To end the confrontation between the old and new faiths, the Landesgemeinde decided in April 1525, that each parish should choose a faith, but that the principle of free movement would be supported, so that the religious minority could attend the church of their choice regardless of where they lived. The entire Appenzell Ausserrhoden (except Herisau, where Joseph Forrester convinced them to remain Catholic) converted to the Reformation in 1529. The Innerrhoden (except for Gais) remained with the old faith. While the majority of the residents of Appenzell town remained Catholic under Pastor Diepolt Huter, there was a strong Reformed minority. In 1531, the minority were nearly successful in getting the town to ally with the Protestant Ausserrhoden. But an armed mob of angry residents from the neighboring village of Gonten prevented the abolition of the Mass in Appenzell. The Catholic victory in the Second War of Kappel in 1531 ended plans for a reformation of the entire Canton of Appenzell.
After the Second War of Kappel, the two religions reached a generally peaceful parity. They remained united by common business interests, the same political and legal understanding, a shared desire to form an alliance with France and a shared opposition to the city of St. Gallen. This shared opposition to St. Gallen was demonstrated in the so-called linen affairs (1535–42, 1579), in which the weavers throughout Appenzell supported each other when they felt that they were unfairly treated by the linen industry of St. Gallen.
From 1798 to 1803 Appenzell, with the other domains of the abbot of St Gall, was formed into the canton of Säntis of the Helvetic Republic, but in 1803, on the creation of the new canton of St. Gall, shrank back within its former boundaries.
Appenzell Innerrhoden was the last canton to grant women the right to vote, being forced to do so only in 1990 when some women of Appenzell filed suit in the Switzerland Federal Supreme Court and won. It also recorded the highest vote in favour of the ban on minarets in the 2009 referendum.
Most of the canton is pastoral, this despite being mountainous. The Säntis peak in the Appenzell Alps is one of the main attractions of the canton. There are three small mountain lakes in the canton: Seealpsee, Sämtisersee and Fälensee.
In Appenzell Innerrhoden districts are the lowest administrative division as the canton has no municipalities (except for the Feuerschaugemeinde, a special-purpose municipality for firefighting, energy and water for the town of Appenzell). The districts are functionally equivalent to municipalities elsewhere in Switzerland, and are generally shown as municipalities on maps etc.
The Canton is divided into 6 districts:
Appenzell is the capital of this canton. The constitution was established in 1872. Citizens from the canton assemble every last Sunday of April for the Landsgemeinde (general assembly) in a square in Appenzell, vote on laws and elect the Governing Council; more than 3,900 citizens participate.
The population of the canton (as of 31 December 2013) is 15,778. As of 2007[update], the population included 1,510 foreigners, or about 9.76% of the total population. Owing to the split of Appenzell along religious lines, the population (as of 2000[update]) is nearly all Roman Catholic (81%), with a small Protestant minority (10%).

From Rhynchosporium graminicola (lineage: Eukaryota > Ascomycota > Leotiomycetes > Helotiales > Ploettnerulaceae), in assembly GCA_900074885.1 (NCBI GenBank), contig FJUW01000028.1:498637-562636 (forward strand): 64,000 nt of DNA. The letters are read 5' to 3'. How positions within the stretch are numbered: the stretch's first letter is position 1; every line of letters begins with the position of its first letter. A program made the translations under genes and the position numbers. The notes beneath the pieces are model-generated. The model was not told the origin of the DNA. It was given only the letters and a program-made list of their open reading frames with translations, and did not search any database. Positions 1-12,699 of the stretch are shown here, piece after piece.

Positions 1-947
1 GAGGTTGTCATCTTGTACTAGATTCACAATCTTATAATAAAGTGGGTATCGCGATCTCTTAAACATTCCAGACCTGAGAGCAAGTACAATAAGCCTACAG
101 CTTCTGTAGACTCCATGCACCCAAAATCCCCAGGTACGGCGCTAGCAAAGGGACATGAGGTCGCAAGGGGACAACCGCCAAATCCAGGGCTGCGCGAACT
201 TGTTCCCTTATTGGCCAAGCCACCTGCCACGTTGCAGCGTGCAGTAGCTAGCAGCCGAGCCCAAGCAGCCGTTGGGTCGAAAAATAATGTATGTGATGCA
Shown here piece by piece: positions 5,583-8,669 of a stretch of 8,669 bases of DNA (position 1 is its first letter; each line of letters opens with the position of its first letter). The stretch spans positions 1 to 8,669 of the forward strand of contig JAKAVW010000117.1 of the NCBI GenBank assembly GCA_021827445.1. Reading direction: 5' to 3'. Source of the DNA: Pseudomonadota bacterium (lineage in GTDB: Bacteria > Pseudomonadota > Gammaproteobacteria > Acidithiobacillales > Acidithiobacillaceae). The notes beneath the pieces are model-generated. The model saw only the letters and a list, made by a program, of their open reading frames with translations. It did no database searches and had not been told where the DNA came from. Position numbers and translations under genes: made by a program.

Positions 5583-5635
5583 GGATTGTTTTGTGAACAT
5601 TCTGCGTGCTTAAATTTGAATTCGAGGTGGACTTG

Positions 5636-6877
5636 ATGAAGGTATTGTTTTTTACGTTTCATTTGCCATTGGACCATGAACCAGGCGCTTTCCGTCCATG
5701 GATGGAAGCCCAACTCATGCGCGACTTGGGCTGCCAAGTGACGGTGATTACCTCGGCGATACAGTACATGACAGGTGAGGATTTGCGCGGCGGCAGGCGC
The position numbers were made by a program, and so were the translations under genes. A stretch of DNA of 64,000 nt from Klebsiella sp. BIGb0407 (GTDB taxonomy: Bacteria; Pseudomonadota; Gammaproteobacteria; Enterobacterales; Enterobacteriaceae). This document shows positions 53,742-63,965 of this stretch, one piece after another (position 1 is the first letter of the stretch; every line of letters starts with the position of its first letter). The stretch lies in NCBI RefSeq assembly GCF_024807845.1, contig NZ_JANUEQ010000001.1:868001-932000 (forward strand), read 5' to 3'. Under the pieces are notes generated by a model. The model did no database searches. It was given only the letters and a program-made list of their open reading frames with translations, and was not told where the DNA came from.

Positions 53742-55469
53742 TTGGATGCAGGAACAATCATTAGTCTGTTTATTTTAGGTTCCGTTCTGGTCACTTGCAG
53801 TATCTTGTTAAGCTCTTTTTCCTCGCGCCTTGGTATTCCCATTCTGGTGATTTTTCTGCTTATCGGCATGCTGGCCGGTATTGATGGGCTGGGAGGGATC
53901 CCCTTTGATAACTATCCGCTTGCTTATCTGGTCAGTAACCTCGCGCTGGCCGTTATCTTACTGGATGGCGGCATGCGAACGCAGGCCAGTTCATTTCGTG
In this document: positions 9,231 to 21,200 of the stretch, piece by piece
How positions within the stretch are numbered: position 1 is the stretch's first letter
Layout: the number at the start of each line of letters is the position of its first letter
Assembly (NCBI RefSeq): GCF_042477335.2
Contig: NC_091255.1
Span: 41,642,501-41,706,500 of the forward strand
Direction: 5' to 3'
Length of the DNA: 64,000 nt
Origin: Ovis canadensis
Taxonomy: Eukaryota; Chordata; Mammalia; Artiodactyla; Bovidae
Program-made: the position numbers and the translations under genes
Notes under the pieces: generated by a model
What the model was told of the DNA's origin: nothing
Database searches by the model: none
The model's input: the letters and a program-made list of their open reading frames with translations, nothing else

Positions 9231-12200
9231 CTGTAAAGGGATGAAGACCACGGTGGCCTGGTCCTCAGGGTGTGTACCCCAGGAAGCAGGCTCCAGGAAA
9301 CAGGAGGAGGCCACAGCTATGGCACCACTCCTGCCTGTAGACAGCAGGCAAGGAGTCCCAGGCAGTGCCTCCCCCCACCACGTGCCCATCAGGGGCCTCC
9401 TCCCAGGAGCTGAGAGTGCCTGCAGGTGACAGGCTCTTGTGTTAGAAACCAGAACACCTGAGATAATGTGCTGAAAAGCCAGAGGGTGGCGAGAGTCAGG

Cattle breeding and dairy farming are the main agricultural activities: Appenzeller cheese is widely available throughout Switzerland. Somewhat before the early 2000s, the idyllic countryside of Appenzell Innerrhoden apparently became popular with nudists, and at the 2009 Landsgemeinde the canton's residents voted to prohibit naked hiking. Violators would be fined. However nudists who appealed against their fines to the federal court have been reimbursed by the local authorities, as nudism is not a crime under Swiss federal law which takes precedence. It is common for cars rented in Switzerland to be registered in Appenzell Innerrhoden, and thus having license plates starting with "AI", because of the reduced tax on cars in this canton.
Notes and references
- Arealstatistik Standard - Kantonsdaten nach 4 Hauptbereichen
- Swiss Federal Statistics Office – STAT-TAB Ständige und Nichtständige Wohnbevölkerung nach Region, Geschlecht, Nationalität und Alter (German) accessed 18 August 2014
- Appenzell War in German, French and Italian in the online Historical Dictionary of Switzerland.
- Williams, Henry Smith (1908). The Historians' History of the World 16. Hooper & Jackson. pp. 581–583.
- Order of St. George's Shield in German, French and Italian in the online Historical Dictionary of Switzerland.
- Appenzell Canton - The Reformation in German, French and Italian in the online Historical Dictionary of Switzerland.
- "Appenzell Innerhoden [sic] enjoys 'pure democracy'". theLocal.ch. 24 May 2013. Retrieved 2013-06-03.
Voting in Appenzell requires a large dose of patience. The more than 3,900 people crowded into the ring remain standing — only the elderly and handicapped are provided with seats — for more than three hours... "This is a very special occasion," whispers a woman standing outside the circle: "They will count the votes!" — something that hasn't happened for the past decade. For the count to happen, the crowd slowly splits into two currents and trickles out of the ring through two separate exits, each representing a candidate. Four counters at each exit click their buttons for each person who walks by.
- United Nations press release of a meeting of the Committee on the Elimination of Discrimination against Women (CEDAW), issued on the 14 January 2003
- Federal Department of Statistics (2008). "Ständige Wohnbevölkerung nach Staatsangehörigkeit, Geschlecht und Kantonen" (Microsoft Excel). Archived from the original on 15 December 2008. Retrieved 5 November 2008.
- Federal Department of Statistics (2004). "Wohnbevölkerung nach Religion" (Interactive Map). Archived from the original on 29 December 2008. Retrieved 15 January 2009.
- Swiss canton bans nude hiking (Reuters, Mon 27 April 2009)
- Swiss naked hiker's appeal upheld (BBC 28 May 2010)